Learn the secrets that make boy’s emotions invisible. Learn the reasons he seems so different from your daughters. The author has spent over 30 years working with boys and learning their nature. This book will open you to their world and in so doing bring a deeper closeness.
What people are saying about this book!
About the Author
Tom has appeared on a wide variety of media including CNN, CBS Evening News and many others. Shown here on ESPN and the NFL Channel for a special through NFL Films bringing the message that men have unique healing paths that are too often unseen.
The following is an excerpt from the section on teaching boys about emotions and focuses on helping him use his body to track his emotions.
Excerpt: Helping Mothers be Closer to Their Sons, page 90
“The other thing you can do to help is to get him to connect his bodily experience with the emotion. Boys are usually very aware of their bodies and this can be a great way to help them understand their emotions. Show him that when he is angry he will likely hold his breath a bit, will likely clinch his fists and have tension in his upper body and jaw. When he is anxious show him that his breath will be quick and shallow, and he may feel a little shaky and timid. When he is glad show him that everything is pointing up! Literally. Watch football players after a touchdown and you will see that they are pointing up, bouncing up in the air etc. Everything is up, high fives and all. Note also that the opposing team is looking downward, feeling the weight and burden of gravity. When we are sad the pull of gravity is heavy, we don’t want to move, and we can feel stuck. By learning the body correlates of emotions, he will be in a much better place to understand his emotions and identify them through his body experience. I have used this in my practice with adolescent males many times. They come in with a great deal of emotion but are having are hard time becoming conscious of what they are feeling. I just ask them what they are feeling in their body and they start explaining in detail. My arms are tight, my jaw is tight, or my upper body is tight. I’m just tight. Then a simple question like, when someone is feeling tight like that, what might they be feeling? Then bingo! Often times the realization is so sudden he will shout, “I’m Pissed”, with great satisfaction. He realizes he is angry and starts making connections.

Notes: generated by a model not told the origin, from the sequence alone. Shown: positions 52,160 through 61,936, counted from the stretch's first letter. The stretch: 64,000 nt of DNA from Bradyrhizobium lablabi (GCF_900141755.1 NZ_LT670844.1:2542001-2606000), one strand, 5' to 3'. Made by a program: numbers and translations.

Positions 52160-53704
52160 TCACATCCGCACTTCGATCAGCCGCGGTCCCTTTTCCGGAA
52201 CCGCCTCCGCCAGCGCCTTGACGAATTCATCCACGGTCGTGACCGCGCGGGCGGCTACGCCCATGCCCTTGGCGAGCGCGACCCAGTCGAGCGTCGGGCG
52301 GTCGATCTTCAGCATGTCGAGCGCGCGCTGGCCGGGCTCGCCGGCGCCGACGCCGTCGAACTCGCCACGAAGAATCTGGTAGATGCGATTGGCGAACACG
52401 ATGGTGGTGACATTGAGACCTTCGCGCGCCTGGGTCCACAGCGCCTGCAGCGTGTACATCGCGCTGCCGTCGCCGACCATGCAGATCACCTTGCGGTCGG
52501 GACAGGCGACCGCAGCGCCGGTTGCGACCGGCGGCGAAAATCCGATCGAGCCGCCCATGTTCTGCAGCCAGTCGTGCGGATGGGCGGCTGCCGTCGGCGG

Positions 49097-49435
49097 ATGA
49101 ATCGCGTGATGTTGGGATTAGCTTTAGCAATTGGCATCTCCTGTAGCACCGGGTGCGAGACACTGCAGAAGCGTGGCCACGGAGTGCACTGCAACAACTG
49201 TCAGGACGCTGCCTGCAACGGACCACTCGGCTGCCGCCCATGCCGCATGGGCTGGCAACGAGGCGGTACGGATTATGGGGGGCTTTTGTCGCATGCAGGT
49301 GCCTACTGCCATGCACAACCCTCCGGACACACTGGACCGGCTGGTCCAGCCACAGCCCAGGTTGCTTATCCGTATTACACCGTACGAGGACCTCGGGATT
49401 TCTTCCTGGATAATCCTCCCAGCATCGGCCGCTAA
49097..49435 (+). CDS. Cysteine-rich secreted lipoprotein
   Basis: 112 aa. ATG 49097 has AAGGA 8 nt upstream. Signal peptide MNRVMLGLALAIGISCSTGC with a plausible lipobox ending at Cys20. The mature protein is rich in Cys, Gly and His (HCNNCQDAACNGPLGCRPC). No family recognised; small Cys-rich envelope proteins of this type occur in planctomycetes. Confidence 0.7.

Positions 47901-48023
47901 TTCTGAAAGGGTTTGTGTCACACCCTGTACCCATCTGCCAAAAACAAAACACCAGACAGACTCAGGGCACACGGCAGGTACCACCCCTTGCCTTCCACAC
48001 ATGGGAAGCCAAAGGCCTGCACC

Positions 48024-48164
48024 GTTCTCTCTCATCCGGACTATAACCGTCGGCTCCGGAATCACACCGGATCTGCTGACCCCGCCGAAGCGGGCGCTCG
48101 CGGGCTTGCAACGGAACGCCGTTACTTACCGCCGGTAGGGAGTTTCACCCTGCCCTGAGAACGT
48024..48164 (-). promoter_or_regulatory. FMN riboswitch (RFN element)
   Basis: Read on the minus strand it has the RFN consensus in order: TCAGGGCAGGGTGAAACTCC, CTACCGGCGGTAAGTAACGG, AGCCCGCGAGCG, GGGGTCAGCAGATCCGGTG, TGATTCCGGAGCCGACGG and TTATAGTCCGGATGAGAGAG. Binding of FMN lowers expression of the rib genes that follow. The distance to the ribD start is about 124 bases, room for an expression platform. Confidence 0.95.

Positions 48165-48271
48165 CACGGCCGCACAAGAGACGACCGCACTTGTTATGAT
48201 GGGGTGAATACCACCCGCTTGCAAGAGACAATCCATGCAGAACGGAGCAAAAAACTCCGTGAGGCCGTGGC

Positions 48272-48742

It will be much easier to ask your young son about what he is feeling in his body. Asking about emotions directly will usually end in frustration. He will likely respond positively to the body question but not so positively to the feeling oriented question. Not because he doesn’t want to tell you the answer but because he doesn’t understand. This is at least in part the case since the emotions are confusing for him and admitting that will drop him in the hierarchy. Talking about his body is a much safer place. Just ask him, “What are you feeling in your body right now?” This is a non-threatening question for boys and may help to get the conversation going. Keep in mind that some boys will have a very easy time in naming and discussing emotions while others will be stumped. Know where your son falls in this area and adjust your interactions based on his strengths.”
Excerpt: Precarious Manhood